UFC 124: After Five Straight Wins, Where Is The Jim Miller Title Talk?

Anthony Hardin SrContributor IDecember 9, 2010

Jim MIller controlling Mac Danzig
Jim MIller controlling Mac DanzigJon Kopaloff/Getty Images

Ultimate Fighting Championship lightweight Jim Miller is currently riding a five-fight winning streak, yet for some reason or another his name is never mentioned amongst the world’s best lightweights.  And if your name is not mentioned among the best in your division, then how can you expect a shot at a title? 

This Saturday night at the Bell Centre in Montreal, Quebec, Canada Miller looks to earn a victory against the always dangerous and undefeated (14-0) Charles Oliveira.  With another win, one would expect Miller to be considered for title contention.  But for some reason that is not the case. 

Miller has put together an impressive fighting record at (18-2), but if you look closely at his record you will see several aspects that may be holding “The Mongoose” back.     

The first thing to jump out at you is that Jim Miller is desperately lacking some big victories over top tier competition.  Eighteen victories are great on paper, but who exactly has Jim Miller beaten? 

None of the fighters he has faced is even close to being ranked in or near the top ten. Gleison Tibau and Mark Bocek are quality fighters but are not setting the world on fire.  Duane Ludwig has looked average at best, and former TUF winner Mac Danzig has never lived up to the expectations that come with winning the reality series. 

His only two losses are to current UFC Lightweight Champion Frank Edgar and top contender Gray Maynard.  Those two will battle it out for the UFC Lightweight title in January at UFC 125. 

Let’s get down to the root of the problem facing Jim Miller and his quest for the UFC Lightweight title.  The “Mongoose” is not a very exciting fighter.  And like it or not, Miller must impress not only the fans but UFC President Dana White as well. 

White has coined the phrase “Don’t leave it in the hands of the judges,” meaning handle your business, fight your ass off and most importantly; finish fights.  There lies the problem for Jim Miller, he is not known as a “finisher.”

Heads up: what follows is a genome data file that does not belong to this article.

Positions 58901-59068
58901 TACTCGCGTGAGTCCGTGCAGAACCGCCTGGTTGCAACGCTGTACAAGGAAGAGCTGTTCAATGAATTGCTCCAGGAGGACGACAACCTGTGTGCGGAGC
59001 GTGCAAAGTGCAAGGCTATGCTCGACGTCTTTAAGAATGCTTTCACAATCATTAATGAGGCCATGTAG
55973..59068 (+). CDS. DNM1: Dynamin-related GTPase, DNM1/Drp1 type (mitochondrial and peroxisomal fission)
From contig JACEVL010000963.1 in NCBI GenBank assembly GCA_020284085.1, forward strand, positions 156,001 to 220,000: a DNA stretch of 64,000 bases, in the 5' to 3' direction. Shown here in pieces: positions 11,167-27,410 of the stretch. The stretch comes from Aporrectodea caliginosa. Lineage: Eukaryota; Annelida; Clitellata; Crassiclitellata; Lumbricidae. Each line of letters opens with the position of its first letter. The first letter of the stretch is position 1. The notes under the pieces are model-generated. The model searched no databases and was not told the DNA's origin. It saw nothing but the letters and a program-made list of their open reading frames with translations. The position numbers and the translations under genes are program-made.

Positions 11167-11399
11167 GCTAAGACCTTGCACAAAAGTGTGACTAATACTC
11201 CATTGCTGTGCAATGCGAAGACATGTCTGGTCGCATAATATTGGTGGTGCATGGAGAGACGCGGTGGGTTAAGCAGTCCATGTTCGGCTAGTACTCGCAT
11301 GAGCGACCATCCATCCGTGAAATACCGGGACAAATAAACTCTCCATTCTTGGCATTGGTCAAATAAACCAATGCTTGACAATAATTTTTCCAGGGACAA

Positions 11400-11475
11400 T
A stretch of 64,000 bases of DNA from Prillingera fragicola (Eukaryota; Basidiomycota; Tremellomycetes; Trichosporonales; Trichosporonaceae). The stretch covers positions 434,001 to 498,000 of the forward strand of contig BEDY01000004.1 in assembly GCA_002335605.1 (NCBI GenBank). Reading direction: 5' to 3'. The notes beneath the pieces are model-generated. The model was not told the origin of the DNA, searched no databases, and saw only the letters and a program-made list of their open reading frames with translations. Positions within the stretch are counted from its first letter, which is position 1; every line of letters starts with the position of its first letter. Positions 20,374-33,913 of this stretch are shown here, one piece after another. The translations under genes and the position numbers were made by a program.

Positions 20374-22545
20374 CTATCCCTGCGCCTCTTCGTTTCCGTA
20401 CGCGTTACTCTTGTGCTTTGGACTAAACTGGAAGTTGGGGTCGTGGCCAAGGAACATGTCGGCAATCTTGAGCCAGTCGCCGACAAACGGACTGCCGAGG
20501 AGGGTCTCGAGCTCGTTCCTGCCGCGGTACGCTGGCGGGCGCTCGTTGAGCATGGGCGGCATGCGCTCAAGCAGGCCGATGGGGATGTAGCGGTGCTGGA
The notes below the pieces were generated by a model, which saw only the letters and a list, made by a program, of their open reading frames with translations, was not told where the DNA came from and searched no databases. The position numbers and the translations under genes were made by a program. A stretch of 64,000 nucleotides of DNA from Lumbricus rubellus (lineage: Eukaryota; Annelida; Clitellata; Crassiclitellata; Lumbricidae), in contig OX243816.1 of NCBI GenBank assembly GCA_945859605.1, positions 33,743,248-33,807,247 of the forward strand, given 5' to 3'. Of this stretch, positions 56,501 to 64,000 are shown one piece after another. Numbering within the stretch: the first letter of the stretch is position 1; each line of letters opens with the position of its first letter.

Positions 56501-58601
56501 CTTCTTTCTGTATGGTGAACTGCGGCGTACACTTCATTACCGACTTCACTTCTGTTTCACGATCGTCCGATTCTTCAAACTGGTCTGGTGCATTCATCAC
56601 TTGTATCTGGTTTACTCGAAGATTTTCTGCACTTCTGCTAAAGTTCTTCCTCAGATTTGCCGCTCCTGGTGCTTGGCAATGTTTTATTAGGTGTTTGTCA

Of Miller's seven wins in the UFC, five were by Decision and one was by Submission (Armbar) and the other by TKO (Doctor Stoppage).  Now that is nothing to be ashamed of, but in a sport like MMA, fans want instant satisfaction and highlight-reel submissions and knockouts. 

If Jim Miller can beat Charles Oliveira convincingly on Saturday night, then he will have earned a fight with one of the top ten lightweights in the division.  The next obvious question would be who in the division could prove to be a crowd-pleasing matchup? 

There are plenty of top lightweights that would be more than willing to welcome Miller to the fold.  The one possibility of Miller stepping up in competition would be the constant challenge of pushing himself.

First, Miller must get through a very dangerous Charles Oliveira, a young and talented Brazilian Jiu-jitsu Black Belt who has wasted no time finishing both of his opponents since joining the UFC. 

Styles make fights and both Miller and Oliveira have the submission skills to end the fight quickly and take home “Submission of the Night” honors. 

Miller needs to win this fight and do it in spectacular fashion, whether it be by a submission or pounding Oliveira out.  All that matters is that Miller finish and stay away from the dreaded judges' decision.

The bottom line is, if the fans are not happy, Dana White is not happy.  This fight against Charles Oliveira is pivotal to the career of Jim Miller. 

Not only must he prove to the world that he belongs in contention for the UFC Lightweight Championship, but he must also prove that he can finish fights and become the crowd-pleasing fighter who fills stadiums and can ultimately be marketable for the UFC.